The background music and sound effects work well to cultivate an immersive game world. The voice acting is so-so, although Ashley (the President’s daughter) is nothing but a whiney irritation – she repeats the line ‘Leon help me! Help me Leon!’ over and over again when she’s in danger, and when she’s in your party you always have to be careful to ensure there are no enemies near her. Finally, I can’t end this review without making special mention of the NPC trader, who has turned the phrases "what ‘ya buyin", "what ‘ya sellin" and "got ‘enuff casssh" into a long running in-joke in my family. Always hobbled in a corner next to a purple light, he appears just when you need him, dressed in his trademark trench coat which he opens like a flasher when you ask him to trade with you. He repeats his lines in a loop, in a gruff British accent, and he’s quite possibly the best trader I’ve ever come across in gaming.
The main game is a pretty good length for a game in this genre, although there a couple of unnecessary backtracking sections that I could have done without. There are some nice extras that increase the game’s value for money as well. The Wii version includes all of the extras that were included with the PlayStation 2 version, so you get all of the Ada Wong missions (‘Separate Ways’ and ‘Assignment Ada’). Ada is one of the key side-characters in the game, and her Separate Ways side-missions go into more detail about her involvement in the story and explain how she comes to be in the places you encounter her in as Leon in the main game. Other key extras include bonus costumes, new weapons, and the 'Mercenaries' side game which includes bonus unlockables when you kill enough enemies within a set period of time. So there’s plenty of value for money here, even more so in light of the fact that the game was launched at a reduced price.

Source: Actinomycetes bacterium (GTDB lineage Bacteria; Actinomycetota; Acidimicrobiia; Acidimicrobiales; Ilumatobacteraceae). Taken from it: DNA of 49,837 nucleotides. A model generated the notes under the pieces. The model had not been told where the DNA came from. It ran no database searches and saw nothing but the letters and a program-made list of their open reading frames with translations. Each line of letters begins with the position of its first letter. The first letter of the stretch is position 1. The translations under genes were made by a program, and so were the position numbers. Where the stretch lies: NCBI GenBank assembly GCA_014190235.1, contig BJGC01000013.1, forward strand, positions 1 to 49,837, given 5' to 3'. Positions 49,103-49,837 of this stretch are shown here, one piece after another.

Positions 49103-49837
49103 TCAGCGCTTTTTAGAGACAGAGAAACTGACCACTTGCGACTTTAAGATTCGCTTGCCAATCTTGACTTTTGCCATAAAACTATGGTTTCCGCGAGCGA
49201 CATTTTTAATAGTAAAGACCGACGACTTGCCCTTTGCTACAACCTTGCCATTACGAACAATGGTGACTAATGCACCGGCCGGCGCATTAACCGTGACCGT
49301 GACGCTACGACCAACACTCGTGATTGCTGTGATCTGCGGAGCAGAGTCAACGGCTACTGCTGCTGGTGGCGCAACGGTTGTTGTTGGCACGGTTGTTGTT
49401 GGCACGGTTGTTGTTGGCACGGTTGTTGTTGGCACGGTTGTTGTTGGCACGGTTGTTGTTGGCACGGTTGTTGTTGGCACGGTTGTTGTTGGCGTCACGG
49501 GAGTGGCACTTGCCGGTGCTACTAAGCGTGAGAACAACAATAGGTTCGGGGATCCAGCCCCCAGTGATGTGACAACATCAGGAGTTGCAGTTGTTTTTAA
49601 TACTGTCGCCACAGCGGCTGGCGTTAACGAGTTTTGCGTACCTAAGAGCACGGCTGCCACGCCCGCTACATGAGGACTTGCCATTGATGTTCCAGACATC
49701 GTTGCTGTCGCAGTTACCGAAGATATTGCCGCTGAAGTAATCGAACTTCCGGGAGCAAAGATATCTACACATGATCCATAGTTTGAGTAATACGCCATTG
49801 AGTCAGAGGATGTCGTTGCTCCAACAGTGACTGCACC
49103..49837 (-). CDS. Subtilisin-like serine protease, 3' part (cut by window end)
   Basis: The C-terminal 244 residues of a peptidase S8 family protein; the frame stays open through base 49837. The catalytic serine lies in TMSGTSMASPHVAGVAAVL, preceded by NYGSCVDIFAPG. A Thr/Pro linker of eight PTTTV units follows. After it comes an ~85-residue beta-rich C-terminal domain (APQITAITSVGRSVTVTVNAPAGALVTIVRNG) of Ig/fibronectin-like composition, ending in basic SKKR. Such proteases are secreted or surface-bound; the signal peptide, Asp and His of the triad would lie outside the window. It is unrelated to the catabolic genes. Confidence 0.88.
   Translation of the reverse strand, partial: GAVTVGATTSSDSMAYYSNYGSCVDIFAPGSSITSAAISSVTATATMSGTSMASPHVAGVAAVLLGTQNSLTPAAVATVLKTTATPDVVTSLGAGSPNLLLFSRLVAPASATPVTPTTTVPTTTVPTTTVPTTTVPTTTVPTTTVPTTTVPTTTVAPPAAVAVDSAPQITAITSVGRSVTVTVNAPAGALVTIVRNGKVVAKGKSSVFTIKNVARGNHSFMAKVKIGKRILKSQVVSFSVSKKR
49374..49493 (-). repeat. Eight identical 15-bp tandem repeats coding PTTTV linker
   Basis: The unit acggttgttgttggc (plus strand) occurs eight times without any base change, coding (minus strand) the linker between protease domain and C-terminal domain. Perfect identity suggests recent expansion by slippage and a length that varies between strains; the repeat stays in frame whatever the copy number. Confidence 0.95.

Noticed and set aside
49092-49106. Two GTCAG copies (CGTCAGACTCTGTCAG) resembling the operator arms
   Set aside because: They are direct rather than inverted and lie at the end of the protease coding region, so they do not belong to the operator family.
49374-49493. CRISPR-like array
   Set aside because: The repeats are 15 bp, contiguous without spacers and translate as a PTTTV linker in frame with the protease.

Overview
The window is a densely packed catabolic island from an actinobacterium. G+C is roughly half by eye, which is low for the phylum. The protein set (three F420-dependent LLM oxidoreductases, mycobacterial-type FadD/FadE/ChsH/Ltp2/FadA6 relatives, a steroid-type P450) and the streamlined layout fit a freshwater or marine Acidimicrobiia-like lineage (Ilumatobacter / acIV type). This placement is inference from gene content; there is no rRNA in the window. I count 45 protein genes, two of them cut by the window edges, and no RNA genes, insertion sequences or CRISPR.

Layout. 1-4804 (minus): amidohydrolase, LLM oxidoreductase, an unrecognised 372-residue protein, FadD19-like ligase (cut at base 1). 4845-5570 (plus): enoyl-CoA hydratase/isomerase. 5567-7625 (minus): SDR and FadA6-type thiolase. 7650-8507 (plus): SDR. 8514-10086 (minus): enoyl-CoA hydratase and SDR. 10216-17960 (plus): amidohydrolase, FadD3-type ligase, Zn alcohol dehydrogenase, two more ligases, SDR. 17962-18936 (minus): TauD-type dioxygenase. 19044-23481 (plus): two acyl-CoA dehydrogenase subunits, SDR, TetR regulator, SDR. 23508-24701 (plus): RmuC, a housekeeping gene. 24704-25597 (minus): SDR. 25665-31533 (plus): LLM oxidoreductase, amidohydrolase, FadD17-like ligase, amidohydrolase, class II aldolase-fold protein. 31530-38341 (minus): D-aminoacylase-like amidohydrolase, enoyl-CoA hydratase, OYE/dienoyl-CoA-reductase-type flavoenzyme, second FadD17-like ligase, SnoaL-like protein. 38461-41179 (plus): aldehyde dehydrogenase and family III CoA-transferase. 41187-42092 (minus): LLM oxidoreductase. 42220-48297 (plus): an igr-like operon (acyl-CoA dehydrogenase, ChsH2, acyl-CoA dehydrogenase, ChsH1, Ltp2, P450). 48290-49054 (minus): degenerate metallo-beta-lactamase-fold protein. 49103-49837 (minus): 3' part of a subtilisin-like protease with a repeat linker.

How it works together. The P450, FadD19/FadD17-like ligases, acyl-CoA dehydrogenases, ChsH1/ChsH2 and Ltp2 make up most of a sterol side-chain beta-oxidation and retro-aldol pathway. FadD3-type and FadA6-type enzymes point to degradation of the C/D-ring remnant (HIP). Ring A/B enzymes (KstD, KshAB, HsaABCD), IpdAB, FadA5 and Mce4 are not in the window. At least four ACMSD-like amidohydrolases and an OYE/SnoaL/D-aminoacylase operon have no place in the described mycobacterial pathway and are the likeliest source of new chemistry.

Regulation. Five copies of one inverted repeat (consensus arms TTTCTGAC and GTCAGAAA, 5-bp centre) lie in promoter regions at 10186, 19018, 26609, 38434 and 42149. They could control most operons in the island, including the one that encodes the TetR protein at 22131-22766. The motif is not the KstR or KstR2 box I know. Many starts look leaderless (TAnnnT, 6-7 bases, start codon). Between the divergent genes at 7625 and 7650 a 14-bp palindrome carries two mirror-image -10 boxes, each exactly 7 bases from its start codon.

Beyond support for the Wiimote, little has been done to update Resident Evil 4 for the Wii – no new bonus content and no graphical overhaul. But by including all of the extras that the PlayStation 2 version had, and by supporting the Wiimote, it’s easily the best version of Resident Evil 4. Crucially, it's also one of the best games available on the Wii. Aiming and firing with the Wiimote is a joy, the levels and settings are nicely varied, and with all the extras it’s also good value for money too. It’s a complete cliché to say that this is a ‘must have’, so I won’t, but if you haven’t played Resident Evil 4 before and this is the sort of genre that appeals to you, then you should seriously consider adding this game to your collection.